The meta-analysis (login required) by researchers at the University of Illinois, Ball State University, and University of California-Davis examined 78 peer-reviewed advertising studies from 1969 to 2017, which collectively involved more than 17,000 consumers, primarily in the US, as well as Europe, Australia, and Asia.
The researchers looked at past experiments in which participants reported on their memory of, attitudes toward, and intentions to buy products after they were shown ads in print, billboards, posters, TV, or video that may have played elsewhere, like online. They found participants were more likely to remember ads that made sexual appeals than the ones that didn’t. But that they were not more likely to remember the brands featured in the ads. The participants were also more likely to have a negative attitude towards the brands that used sex in their ads than those that didn’t."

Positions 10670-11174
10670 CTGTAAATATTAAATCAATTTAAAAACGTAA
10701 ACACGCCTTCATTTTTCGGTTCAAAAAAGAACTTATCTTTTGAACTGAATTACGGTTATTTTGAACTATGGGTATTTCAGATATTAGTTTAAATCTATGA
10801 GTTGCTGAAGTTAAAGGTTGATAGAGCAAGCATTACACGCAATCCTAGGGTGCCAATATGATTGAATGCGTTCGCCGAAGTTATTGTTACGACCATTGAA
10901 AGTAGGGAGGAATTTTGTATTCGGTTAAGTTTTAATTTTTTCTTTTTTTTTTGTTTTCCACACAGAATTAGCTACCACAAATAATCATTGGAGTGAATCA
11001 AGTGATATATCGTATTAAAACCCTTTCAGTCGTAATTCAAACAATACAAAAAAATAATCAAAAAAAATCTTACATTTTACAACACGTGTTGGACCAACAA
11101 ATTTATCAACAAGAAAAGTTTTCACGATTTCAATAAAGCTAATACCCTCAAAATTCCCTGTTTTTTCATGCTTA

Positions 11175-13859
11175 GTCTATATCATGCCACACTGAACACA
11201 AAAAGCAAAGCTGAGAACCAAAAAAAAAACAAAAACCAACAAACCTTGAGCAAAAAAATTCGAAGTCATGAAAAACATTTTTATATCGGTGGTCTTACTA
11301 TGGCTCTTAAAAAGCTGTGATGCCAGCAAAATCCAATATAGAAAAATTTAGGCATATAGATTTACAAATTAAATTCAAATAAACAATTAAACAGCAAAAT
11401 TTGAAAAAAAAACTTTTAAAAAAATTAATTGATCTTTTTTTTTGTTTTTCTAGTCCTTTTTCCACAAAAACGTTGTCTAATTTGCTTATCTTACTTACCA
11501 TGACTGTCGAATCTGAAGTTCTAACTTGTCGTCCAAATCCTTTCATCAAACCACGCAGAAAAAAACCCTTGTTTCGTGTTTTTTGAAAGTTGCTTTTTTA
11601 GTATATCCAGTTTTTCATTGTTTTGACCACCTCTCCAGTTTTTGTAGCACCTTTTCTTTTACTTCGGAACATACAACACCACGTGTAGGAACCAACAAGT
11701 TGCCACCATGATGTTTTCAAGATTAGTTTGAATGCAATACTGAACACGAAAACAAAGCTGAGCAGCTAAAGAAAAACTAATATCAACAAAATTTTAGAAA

Read article by Ashley Rodriguez from Quartz.